One of the shop's favorite artists is Springfield's Annette Curry Johnson, who paints busy, colorful works in the shape of the Lincoln silhouette. Johnson offers a full line of work, including magnets, wall plaques and paintings, stationery, and even T-shirts. Springfield artists Lon and Nancy Scott, who also display work at Studio on 6th, work with wood, producing gorgeous handmade ballpoint pens, unique boxes, carved-wood flowers, and painted objects, including original tiles from the Dana Thomas Carriage House. Nancy Scott says the co-op retail outlet has been a great help. "It is much easier to set up in an art co-op like this than to have to set up in various fairs and different places."
One of the more successful artists involved with the co-op is Springfield bead- and jewelry-maker Angela Kramp. In the last year, Kramp's handmade glass beads have exploded on the market. The national sporting-apparel line Fresh Produce has seven stores across the country marketing her work and another five preparing to do so. Beginning in September, Kramp's beads will be featured on QVC.
For the effervescent Kramp, joining the co-op has been a life-altering experience: "It's so much fun, it's not like work. I can't imagine a better way to make a living than making and selling these beads. I used work as a family therapist counseling abused and neglected children, which is some pretty heavy work. The studio was the catalyst which helped me break away from counseling and start doing beadwork full time."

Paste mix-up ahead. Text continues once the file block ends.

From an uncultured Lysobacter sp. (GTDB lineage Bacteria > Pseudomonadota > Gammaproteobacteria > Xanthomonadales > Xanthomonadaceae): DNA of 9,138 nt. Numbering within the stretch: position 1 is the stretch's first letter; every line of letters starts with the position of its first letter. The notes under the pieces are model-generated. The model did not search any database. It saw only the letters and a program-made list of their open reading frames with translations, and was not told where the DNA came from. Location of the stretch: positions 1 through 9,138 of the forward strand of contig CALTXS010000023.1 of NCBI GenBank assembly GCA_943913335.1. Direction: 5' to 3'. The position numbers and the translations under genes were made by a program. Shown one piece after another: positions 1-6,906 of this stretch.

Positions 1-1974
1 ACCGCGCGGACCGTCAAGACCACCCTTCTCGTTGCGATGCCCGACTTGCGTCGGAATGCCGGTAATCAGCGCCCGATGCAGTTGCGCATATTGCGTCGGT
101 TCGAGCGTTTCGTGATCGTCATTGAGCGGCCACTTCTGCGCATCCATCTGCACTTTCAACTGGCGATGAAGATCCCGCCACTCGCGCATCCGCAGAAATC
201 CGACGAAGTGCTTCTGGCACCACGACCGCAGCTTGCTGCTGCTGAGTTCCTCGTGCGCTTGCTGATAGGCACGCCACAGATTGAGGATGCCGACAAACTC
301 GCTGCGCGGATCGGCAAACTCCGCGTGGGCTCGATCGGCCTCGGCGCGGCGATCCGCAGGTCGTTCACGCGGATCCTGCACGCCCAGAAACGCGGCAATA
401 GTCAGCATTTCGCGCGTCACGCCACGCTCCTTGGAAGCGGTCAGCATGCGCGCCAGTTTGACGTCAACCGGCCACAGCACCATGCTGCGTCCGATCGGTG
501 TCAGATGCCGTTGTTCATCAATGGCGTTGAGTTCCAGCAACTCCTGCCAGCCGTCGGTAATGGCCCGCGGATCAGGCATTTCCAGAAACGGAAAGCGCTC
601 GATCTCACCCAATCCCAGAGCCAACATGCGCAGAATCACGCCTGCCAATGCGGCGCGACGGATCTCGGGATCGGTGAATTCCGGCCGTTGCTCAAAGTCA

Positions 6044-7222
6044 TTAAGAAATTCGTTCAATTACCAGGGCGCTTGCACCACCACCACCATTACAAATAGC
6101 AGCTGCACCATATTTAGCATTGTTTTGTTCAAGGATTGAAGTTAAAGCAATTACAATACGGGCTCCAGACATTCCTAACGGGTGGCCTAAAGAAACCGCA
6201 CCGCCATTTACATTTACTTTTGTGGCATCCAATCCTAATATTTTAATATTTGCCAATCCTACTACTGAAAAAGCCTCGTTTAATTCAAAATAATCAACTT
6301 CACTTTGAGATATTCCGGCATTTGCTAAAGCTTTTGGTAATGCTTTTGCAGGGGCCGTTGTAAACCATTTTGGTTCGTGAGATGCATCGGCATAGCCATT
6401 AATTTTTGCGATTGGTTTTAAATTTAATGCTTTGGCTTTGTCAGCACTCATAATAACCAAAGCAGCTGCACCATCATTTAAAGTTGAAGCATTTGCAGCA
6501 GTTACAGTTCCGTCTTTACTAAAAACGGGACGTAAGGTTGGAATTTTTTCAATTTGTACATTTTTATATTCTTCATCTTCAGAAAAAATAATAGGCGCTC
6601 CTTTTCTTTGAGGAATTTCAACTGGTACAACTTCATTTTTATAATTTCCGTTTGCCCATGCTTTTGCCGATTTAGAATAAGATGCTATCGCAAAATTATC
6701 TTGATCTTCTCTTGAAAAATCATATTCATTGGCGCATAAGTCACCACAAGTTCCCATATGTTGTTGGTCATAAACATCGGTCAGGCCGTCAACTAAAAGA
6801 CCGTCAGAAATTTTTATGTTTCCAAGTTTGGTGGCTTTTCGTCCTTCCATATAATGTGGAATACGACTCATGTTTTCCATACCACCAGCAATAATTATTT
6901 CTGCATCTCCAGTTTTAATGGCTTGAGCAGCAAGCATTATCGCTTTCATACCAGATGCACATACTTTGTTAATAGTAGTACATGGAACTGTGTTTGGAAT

Springfield fabric artist Lou Ann Moore's work has also blossomed since Moore joined the co-op. Moore had been working with fabric since the age of 16, but the co-op has brought her work new life. Since taking up fabric painting, Moore has made and sold everything from curtains to baby clothes, including ties, book covers, and lunch sacks. "Sue has been really instrumental in guiding my work. The whole atmosphere has been great for creativity," Moore says, beaming.
Each artist's monthly share of the costs of running the co-op varies on the basis of how many artists are participating, the size of the artist's display space, and the monthly utility costs. It's a formula as complicated as calculus, but there is bright side for the artists and their customers: "When you pay $10 for something; the artist gets that whole $10," Schwartz says.
Another important innovation on Schwartz' part is doing away with the traditional booths that so often constrict craft stores with a variety of artists. "Around here," Schwartz says, "display space is not done with square feet or inches. Some people need wall space, some need shelf space; the artist will know how to display their work better than anyone else."
In addition to the items for sale, the co-op offers a calendar of workshops on a variety of art projects, including faux tie-dye, metal and clay jewelry, beadwork, and mosaic. Schwartz hopes to soon make use of the building's large basement for Saturday-morning children's workshops. Call for workshop details.
The Studio on 6th is located at 215 S. Sixth St., 217-522-8006. Hours: 10 a.m.-5:30 p.m. Mon., Tue., Thu. and Fri.; 10 a.m.-8 p.m. Wed.; and 10 a.m.-4 p.m. Sat.